If he is really guilty then it is definitely fair that he should get penalized. NO circumstances make cheating acceptable. If he cheated, then the fantastic image that he has made for himself is based in lies, and is not deserved. By not punishing him, society would accept cheating. This would undermine society and conventional values and should not be allowed. Nor is it fair to cyclists and individuals in general who are honest and do not cheat, but lose their right to be recognized and admitted for their skill and honest, just because a cheater lied, and robbed them of it.

  5. Lance Armstrong cheated by taking banned substances. He lied about it. He covered it up. He forced his teammates to take performance enhancing drugs. The U.S. Anti-Doping Agency concluded that Armstrong and the United States Postal Service team ran “the most sophisticated, professionalised and successful doping programme that sport has ever seen”. Armstrong threatened his ex-teammate Tyler Hamilton who was about to testify against him, “When you’re on the witness stand, we are going to f***ing tear you apart. You are going to look like a f***ing idiot.” Hamilton further testified that Armstrong said, “I’m going to make your life a living . . . f***ing . . . hell. Hamilton testified that Armstrong had tested positive for EPO (testosterone) in 2001, but had made the test “go away,” by paying off the drug tester $100,000. At the 1998 World Championships, when Lance was subjected to a surprise drug test, the team doctor managed to administer a liter of saline solution which masked the drugs in his system.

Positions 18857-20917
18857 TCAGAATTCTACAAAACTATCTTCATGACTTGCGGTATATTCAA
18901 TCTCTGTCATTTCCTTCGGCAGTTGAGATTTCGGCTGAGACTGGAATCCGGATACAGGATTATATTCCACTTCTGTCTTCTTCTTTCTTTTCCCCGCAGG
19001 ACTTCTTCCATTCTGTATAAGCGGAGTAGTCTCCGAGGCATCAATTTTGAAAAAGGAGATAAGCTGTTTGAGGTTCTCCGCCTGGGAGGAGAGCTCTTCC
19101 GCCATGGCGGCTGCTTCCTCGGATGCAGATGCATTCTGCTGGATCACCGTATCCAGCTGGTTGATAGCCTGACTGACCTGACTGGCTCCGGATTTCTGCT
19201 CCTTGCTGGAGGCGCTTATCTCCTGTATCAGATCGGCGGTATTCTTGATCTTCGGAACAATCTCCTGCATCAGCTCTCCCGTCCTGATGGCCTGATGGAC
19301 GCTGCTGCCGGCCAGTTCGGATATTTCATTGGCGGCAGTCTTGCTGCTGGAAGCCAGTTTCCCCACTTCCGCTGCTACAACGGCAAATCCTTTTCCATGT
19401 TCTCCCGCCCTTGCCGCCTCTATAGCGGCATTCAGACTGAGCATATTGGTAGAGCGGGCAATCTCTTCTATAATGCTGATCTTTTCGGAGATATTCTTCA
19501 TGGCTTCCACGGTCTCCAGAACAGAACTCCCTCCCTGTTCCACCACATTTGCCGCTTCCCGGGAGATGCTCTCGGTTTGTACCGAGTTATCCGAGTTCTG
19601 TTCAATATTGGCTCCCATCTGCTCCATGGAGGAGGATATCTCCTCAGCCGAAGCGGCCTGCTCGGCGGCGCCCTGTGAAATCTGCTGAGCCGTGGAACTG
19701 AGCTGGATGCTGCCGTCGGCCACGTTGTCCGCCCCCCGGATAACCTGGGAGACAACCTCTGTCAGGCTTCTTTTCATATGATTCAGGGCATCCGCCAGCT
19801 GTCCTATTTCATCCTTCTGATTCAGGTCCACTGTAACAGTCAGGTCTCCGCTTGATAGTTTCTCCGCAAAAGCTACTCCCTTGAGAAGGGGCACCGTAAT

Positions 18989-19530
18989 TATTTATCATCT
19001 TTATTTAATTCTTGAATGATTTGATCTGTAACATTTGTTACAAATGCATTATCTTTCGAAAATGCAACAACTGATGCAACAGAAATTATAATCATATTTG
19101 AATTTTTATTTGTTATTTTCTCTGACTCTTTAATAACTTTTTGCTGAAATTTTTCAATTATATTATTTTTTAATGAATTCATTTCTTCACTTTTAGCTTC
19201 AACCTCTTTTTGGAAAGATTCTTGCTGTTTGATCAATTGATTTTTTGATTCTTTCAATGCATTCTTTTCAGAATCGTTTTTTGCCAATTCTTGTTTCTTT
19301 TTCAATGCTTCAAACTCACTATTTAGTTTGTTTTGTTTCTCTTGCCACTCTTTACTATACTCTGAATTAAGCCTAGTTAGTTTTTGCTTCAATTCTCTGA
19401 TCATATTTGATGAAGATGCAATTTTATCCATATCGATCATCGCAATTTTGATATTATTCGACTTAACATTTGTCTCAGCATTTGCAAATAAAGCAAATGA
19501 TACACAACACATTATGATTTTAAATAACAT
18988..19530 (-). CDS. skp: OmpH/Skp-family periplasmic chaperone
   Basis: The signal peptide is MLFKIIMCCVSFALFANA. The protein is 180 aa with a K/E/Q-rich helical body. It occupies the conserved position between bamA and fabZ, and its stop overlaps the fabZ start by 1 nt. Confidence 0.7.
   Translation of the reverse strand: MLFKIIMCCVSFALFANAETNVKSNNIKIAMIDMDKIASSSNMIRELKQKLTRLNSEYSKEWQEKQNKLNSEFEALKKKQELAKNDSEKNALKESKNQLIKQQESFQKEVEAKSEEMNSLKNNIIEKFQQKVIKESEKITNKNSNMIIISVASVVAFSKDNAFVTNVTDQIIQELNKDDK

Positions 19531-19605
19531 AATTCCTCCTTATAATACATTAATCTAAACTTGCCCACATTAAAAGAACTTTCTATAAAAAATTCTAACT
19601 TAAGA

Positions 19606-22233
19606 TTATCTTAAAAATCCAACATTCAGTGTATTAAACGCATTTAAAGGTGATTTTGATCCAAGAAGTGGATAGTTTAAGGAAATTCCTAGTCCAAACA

Doping was common in biking during this period. Just because everyone else was doing, doesn’t make it right. He was just the best at doping and hiding it. He stole the Tour de France titles. He deserves to lose everything.

  6. soccerchick3 said